• Terra Star was formed to take advantage of terrestrial networks by filing the gaps of land line based cell coverage. After bankruptcy the strategy was to hold its FCC license for as long as possible as it would likely have significant value. 
  • An auction was executed with 75 non-disclosure agreements sent out to extract the most value from the asset. However, only 3 non-disclosure agreements were returned signed. 
  • The auction was a naked auction (no leader to provide a starting bid amount), which can lead to very small bid amounts. In this case, the result was a successful bid of 22 cents on the dollar for assets that proved to be worth roughly 60 cents. Thus, the return was ultimately about 300%. 
  • Collective action proved difficult in this case due to the classic problem of concentrated benefits and defused costs. At the end of the day, only one company was willing to put up the money and was rewarded handsomely.  
Investment Banking Panel.  Sponsored by Peter J. Solomon Company

Moderator: Nat Gregory, Professor, University of Chicago Booth School of Business 

Dan Aronson, Lazard
Mona Baruah, Rothschild 
John McKena, Miller Buckfire
Durc Savini, Peter J. Solomon Company 
  • Bankruptcy court damages businesses, is costly, and very contentious. However, to resolve the issues out of court you need 100% consent and many times you will have a hold out problem.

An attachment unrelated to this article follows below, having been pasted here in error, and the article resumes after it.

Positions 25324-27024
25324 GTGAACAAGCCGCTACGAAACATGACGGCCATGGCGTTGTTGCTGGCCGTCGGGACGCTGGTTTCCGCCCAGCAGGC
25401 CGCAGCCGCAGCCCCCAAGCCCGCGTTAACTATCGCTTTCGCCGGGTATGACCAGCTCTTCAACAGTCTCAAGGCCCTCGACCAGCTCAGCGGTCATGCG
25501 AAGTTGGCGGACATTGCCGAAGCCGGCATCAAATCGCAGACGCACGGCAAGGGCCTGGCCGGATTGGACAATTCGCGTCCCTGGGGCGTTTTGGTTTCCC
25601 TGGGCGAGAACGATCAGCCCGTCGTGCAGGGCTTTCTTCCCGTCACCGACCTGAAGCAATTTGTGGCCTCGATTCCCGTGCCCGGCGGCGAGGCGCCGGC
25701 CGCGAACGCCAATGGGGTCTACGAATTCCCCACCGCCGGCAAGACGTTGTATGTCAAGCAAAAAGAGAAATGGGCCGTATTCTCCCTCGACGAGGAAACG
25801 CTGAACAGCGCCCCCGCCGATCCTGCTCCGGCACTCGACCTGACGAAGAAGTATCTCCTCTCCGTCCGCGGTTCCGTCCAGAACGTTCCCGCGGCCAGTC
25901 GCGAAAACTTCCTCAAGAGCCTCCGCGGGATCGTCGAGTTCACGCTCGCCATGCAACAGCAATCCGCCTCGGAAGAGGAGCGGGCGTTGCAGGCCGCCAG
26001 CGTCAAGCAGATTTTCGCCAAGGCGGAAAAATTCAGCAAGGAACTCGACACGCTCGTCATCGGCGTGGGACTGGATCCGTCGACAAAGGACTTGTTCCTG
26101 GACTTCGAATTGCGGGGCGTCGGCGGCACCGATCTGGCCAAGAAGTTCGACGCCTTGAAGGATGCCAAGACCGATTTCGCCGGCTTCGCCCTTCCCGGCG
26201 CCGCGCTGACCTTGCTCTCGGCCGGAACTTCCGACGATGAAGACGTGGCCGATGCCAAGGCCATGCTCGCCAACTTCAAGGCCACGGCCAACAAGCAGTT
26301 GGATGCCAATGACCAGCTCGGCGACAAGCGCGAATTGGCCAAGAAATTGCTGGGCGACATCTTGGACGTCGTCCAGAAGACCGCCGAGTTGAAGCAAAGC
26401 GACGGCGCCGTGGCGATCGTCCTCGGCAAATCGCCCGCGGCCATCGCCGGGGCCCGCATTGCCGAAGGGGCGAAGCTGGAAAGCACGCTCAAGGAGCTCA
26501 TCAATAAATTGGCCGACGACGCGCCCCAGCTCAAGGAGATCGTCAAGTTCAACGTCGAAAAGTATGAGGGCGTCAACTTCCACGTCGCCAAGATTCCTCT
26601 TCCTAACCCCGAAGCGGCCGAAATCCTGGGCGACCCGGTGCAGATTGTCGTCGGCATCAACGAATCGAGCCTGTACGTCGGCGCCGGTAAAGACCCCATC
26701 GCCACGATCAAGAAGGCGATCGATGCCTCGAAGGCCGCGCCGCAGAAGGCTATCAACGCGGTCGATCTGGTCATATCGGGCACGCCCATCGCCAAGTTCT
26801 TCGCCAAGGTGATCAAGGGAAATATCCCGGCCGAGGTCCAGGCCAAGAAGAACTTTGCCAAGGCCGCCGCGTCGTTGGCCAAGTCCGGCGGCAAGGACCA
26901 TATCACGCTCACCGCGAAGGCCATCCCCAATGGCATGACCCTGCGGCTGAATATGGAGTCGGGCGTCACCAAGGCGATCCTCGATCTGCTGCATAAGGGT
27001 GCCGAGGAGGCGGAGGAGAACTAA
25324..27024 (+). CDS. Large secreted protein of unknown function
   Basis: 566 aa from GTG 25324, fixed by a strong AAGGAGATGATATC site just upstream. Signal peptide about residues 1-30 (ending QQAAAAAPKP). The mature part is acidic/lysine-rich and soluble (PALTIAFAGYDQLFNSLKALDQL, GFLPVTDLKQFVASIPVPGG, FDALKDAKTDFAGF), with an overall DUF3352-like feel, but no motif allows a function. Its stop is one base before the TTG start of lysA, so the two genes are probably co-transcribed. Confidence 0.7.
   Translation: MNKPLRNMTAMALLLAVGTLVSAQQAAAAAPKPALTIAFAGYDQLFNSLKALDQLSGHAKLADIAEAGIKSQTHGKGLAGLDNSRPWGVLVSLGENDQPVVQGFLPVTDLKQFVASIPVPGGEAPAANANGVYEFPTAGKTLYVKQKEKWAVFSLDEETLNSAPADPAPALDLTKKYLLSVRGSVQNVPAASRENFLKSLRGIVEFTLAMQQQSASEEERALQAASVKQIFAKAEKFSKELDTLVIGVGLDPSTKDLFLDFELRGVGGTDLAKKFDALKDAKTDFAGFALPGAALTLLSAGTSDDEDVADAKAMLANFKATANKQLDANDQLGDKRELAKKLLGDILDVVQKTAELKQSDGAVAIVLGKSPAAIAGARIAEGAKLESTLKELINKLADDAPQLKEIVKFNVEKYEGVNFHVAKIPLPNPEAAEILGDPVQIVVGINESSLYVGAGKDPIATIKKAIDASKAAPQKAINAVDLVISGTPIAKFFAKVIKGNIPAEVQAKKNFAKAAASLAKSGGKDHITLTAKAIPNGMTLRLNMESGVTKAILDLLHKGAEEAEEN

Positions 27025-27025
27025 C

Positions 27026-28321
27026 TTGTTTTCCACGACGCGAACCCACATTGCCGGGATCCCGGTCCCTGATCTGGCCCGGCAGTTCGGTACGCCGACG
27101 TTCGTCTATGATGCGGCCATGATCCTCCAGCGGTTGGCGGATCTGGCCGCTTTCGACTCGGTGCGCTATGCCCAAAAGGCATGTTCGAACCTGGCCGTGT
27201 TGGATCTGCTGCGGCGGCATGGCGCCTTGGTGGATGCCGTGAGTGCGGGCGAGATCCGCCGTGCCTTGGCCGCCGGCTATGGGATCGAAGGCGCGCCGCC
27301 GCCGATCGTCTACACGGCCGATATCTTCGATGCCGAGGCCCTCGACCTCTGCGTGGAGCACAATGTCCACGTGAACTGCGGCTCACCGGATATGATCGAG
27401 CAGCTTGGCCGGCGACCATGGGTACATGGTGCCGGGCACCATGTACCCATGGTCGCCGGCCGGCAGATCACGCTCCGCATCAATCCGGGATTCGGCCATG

• Pre-packaged bankruptcy is fully negotiated and is documented whereas a pre-negotiated deal does not solicit votes. 
  • Every year since the onset of the financial crisis there has been an increase in pre-packaged bankruptcies, while restructurings have trended down. The substitution away from full restructuring is in large part due to time constraints and the interruptions restructurings force onto businesses. 
  • Chapter 11 equates to spending a lot of money and to conserve value and prevent a bankruptcy free fall it is better to avoid this scenario. However, in a constrained DIP situation the bank controls everything and liquidity is not available for middle markets companies due to Dodd-Frank. 
  • A good business with a bad capital structure is a strong candidate for a pre-packaged deal. However, a pre-packaged bankruptcy may take two months so if you are cash strapped you may not be able to afford this option.